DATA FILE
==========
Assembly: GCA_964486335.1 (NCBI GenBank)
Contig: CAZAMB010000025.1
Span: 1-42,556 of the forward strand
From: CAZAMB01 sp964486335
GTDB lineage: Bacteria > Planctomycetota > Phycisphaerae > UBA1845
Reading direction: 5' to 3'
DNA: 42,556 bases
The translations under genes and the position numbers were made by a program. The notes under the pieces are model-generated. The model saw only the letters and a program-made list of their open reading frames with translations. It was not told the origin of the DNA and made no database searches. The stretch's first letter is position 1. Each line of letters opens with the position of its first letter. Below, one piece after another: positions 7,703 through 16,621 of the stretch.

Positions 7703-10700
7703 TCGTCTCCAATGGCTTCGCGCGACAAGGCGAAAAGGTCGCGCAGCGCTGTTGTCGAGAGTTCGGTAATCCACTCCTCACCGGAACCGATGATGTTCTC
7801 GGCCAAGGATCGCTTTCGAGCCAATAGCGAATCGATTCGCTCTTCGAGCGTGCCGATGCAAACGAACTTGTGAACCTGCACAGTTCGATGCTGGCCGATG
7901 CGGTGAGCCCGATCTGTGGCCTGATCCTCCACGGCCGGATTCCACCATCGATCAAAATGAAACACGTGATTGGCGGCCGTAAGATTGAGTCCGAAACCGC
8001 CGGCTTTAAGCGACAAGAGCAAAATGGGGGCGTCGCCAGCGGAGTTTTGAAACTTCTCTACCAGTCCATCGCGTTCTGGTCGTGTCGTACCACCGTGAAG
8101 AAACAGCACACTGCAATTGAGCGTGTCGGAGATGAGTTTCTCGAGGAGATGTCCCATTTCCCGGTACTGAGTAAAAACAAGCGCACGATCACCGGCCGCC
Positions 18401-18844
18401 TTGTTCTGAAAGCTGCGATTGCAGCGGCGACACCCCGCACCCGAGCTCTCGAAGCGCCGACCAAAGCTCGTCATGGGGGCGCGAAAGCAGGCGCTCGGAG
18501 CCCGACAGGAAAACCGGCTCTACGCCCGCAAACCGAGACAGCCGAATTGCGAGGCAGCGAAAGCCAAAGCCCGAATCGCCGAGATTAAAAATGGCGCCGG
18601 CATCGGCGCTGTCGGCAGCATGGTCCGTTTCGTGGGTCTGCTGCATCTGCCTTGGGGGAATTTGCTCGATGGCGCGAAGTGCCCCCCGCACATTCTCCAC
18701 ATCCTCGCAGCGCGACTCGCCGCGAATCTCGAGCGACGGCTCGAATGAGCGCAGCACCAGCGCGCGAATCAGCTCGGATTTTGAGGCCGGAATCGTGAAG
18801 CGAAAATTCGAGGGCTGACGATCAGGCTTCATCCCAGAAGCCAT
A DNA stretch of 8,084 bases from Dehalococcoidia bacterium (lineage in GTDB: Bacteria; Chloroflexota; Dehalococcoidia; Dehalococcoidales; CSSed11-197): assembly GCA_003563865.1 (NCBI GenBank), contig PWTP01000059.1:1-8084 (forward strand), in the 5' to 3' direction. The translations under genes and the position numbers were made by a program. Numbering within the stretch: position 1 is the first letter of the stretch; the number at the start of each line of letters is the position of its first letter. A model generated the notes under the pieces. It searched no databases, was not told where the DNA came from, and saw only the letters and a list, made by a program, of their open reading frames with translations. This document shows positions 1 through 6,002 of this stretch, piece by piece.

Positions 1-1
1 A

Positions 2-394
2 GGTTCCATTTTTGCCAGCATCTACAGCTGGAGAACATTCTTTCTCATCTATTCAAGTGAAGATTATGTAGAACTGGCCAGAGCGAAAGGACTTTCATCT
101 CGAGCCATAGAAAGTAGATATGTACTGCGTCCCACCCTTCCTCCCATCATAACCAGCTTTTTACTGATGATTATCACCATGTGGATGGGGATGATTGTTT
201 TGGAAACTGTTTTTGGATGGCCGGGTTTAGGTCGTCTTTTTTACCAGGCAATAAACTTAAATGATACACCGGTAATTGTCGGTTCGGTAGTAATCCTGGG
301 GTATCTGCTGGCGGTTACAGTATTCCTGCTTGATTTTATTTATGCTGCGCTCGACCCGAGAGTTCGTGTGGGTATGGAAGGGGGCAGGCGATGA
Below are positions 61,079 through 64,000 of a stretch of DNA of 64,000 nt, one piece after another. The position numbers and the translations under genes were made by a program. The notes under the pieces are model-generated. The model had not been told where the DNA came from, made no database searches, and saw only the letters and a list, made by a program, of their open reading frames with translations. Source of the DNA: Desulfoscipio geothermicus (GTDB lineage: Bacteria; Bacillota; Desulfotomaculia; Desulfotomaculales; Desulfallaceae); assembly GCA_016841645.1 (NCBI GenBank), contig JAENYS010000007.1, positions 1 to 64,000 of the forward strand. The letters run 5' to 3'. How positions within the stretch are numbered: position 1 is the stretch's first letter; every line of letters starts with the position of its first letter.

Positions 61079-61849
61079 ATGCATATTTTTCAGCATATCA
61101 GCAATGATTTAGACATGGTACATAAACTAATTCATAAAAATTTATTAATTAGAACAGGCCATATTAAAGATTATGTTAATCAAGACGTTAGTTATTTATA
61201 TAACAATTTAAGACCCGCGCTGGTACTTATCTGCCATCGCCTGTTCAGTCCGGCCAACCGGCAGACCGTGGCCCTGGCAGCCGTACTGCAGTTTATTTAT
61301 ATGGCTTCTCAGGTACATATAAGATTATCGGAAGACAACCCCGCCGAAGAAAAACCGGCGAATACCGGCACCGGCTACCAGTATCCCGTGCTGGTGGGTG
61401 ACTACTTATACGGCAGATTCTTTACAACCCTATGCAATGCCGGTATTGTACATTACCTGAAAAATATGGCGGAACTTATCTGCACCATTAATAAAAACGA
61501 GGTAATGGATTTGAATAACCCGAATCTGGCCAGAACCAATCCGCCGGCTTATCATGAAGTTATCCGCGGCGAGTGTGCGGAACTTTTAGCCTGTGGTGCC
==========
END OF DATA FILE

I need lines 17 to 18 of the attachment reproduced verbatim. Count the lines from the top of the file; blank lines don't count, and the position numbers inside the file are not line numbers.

18501 CCCGACAGGAAAACCGGCTCTACGCCCGCAAACCGAGACAGCCGAATTGCGAGGCAGCGAAAGCCAAAGCCCGAATCGCCGAGATTAAAAATGGCGCCGG
18601 CATCGGCGCTGTCGGCAGCATGGTCCGTTTCGTGGGTCTGCTGCATCTGCCTTGGGGGAATTTGCTCGATGGCGCGAAGTGCCCCCCGCACATTCTCCAC